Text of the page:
Infamy, Infamy.... They've got it in for me! Said The Laughing Assassin.

                  Comment


                    #54
                    When I see images such as these, I'm filled with envy for not having had the pleasure of seeing these giant ocean liners at the height of their time.
                    With best regards from Jan-Olav Storli

                    Administrator and Owner of CaptainsVoyage.
                    Main page: http://www.captainsvoyage.com
                    Old forum: http://captainsvoyage.7.forumer.com/
                    Join us: Save the "Kong Olav" on facebook

                    Surround yourself with positive, ethical people who are committed to excellence.

                    Comment


                      #55
                      I saw the United States a couple of times as a wee lad. Mighty impressive lady to see up close on the dockside. I saw most of the liners in the 1960s through connections to Southampton dockside personell.
                      Infamy, Infamy.... They've got it in for me! Said The Laughing Assassin.

                      Comment


                        #56
                        Originally posted by SaintsFCFan View Post
                        I saw the United States a couple of times as a wee lad. Mighty impressive lady to see up close on the dockside. I saw most of the liners in the 1960s through connections to Southampton dockside personell.
                        I envy you big time! How cool that must have been for you.
                        I can only remember seeing the S.S France and the Canberra. The France i saw from a distance, but i have plenty of memories of seeing the Canberra on the Solent - mainly from aboard one of the ferries.
                        Your charts, your radar, your eyes and ears - if all 4 agree, you may proceed with caution.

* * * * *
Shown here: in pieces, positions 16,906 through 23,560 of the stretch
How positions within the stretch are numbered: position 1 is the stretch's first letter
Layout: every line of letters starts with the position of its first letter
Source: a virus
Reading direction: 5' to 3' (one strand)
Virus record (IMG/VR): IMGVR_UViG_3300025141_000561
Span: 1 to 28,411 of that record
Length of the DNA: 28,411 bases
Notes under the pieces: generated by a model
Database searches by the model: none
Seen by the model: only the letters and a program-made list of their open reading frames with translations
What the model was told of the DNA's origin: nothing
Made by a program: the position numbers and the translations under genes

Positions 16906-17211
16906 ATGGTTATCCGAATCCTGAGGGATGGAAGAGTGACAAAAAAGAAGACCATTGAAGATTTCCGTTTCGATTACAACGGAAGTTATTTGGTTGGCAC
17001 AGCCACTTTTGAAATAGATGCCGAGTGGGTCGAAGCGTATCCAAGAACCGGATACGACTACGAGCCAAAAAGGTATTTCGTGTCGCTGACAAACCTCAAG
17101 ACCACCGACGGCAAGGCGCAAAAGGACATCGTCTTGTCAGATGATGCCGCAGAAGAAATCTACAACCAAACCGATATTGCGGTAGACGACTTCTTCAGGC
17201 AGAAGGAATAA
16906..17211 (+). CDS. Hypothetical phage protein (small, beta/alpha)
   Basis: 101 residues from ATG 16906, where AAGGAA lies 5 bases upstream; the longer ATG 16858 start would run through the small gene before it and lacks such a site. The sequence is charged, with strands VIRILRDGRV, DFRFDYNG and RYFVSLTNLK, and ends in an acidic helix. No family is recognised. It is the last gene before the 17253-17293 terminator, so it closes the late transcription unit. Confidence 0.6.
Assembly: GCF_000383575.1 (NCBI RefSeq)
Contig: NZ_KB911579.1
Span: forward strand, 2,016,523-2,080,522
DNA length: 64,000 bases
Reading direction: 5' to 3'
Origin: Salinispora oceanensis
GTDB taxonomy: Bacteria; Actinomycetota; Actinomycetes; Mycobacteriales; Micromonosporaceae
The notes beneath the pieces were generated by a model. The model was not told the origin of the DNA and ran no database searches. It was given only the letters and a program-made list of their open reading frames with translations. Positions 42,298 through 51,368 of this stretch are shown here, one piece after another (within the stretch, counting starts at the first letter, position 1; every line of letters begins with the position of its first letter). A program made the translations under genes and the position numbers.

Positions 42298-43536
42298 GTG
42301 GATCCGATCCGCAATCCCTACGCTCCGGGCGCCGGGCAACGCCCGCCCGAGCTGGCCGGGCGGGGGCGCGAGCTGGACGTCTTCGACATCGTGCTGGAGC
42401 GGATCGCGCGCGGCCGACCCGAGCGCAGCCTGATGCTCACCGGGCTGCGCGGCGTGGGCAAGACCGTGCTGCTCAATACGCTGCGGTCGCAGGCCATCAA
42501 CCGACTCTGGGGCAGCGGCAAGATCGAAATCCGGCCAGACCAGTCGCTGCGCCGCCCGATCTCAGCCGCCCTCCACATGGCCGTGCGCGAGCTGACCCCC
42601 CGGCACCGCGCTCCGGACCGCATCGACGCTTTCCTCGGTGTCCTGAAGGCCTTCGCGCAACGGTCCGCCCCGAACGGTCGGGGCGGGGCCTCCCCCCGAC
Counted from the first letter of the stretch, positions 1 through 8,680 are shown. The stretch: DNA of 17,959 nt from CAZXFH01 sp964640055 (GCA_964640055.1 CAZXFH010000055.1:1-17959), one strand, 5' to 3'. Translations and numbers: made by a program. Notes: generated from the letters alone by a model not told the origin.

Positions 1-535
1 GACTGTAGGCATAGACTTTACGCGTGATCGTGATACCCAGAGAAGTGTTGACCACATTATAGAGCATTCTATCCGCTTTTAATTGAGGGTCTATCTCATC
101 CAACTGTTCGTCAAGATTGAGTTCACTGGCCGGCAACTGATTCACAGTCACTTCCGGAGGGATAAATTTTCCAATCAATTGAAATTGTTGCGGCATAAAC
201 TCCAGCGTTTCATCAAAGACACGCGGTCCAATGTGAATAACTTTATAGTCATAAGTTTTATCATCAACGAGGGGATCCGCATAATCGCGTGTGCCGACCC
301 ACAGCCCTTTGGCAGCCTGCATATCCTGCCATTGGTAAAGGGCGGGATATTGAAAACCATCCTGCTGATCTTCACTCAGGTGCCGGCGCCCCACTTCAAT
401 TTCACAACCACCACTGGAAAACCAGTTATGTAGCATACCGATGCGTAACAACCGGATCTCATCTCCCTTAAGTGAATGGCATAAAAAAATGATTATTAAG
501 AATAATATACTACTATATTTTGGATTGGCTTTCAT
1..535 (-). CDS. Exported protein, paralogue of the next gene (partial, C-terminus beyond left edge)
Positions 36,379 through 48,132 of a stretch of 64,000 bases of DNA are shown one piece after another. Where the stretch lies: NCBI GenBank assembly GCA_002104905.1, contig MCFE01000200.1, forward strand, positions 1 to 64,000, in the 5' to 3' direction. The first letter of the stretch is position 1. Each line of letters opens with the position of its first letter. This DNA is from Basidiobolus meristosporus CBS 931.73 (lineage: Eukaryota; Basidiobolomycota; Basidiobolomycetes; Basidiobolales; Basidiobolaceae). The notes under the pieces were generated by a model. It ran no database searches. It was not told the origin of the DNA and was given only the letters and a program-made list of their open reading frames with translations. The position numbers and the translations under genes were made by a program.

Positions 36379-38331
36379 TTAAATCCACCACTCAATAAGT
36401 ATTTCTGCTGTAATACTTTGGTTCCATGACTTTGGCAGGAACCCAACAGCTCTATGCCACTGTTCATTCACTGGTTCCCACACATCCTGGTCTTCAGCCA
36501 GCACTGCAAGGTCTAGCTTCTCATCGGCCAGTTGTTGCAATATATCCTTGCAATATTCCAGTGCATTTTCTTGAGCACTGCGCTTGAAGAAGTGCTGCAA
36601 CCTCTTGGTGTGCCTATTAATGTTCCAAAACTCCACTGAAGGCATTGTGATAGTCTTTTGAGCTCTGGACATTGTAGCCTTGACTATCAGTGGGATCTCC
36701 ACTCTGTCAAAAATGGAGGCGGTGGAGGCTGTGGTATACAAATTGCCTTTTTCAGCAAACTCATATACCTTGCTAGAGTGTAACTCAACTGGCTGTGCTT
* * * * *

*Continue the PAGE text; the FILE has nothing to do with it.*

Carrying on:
Comment


                          #57
                          In what must be years, The New York Times had an article featuring an old American Icon and ocean liner, the SS United States.


                          http://cityroom.blogs.nytimes.com/20...0states&st=cse

                          While we all would love the idea, its a pipe dream. One that I hope will come true.
                          Love the idea to help finance it, find rich people! With all that stimilus money going to those banks, here is one cause worthy recipient.

                          Comment


                            #58
                            Seatrade Week
                            January 15, 1993



                            The SS United States continues to make headlines in Turkey, where
                            enviromentalists are worried about hazards that could result in refurbishment
                            work on the asbestos-laden ship.

                            Turkey's Enviroment Minister Dogancan Akyurek, announced last week the asbestos from the veteran cruiseship can not be disposed of in Turkey. This news has not dampened the irrepressible Kahraman Sadikoglu, principle owner of the US, who reaffirmed to Seatrade Week he would remove the asbestos in Turkey, disposing of it elsewhere if necessary. He says he signed a $620,000 contract with Dutch asbestos removal specialists.

                            Sadikoglu is a major shareholder in Marmara Marine, the US registered company that bought the ship last April and brought it to Turkey. Plan is to operate the ship on cruises to the US, and Sadikoglu is hopeful of signing a party charter later this month, thus triggering finance for the $160m refurbishment, which would boost the flagging orderbooks of Turkish yards.


                            *This $620,000 figure was an amazing deal given what the figure could have run had US rules and regulations been applied. In terms of the removal process the owners got an incredible dream. But, as many suspected some of the material removed was not done so in an comfortable manner. Cut wall sections ended up in various homes in and around the shipyard. One section of interior (asbestos) wall was used an an outside fence. Some of what was removed did get bagged up properly. But many of those bags never left the shipyard, exposed to the elements and ended up being opened up again. It was years after the ship left Europe that the a large chunk of the asbestos was removed from the yard. Even the onboard clean up was done abit crude, with just straw broomsticks to clean up the aftermath. And the $620k also included painting the waterline and screw removal (and thankfully those were not sold for scrap..unless they could not be?). It appears the removal process was an inexpensive process for her owners and a profit maker for the demo company.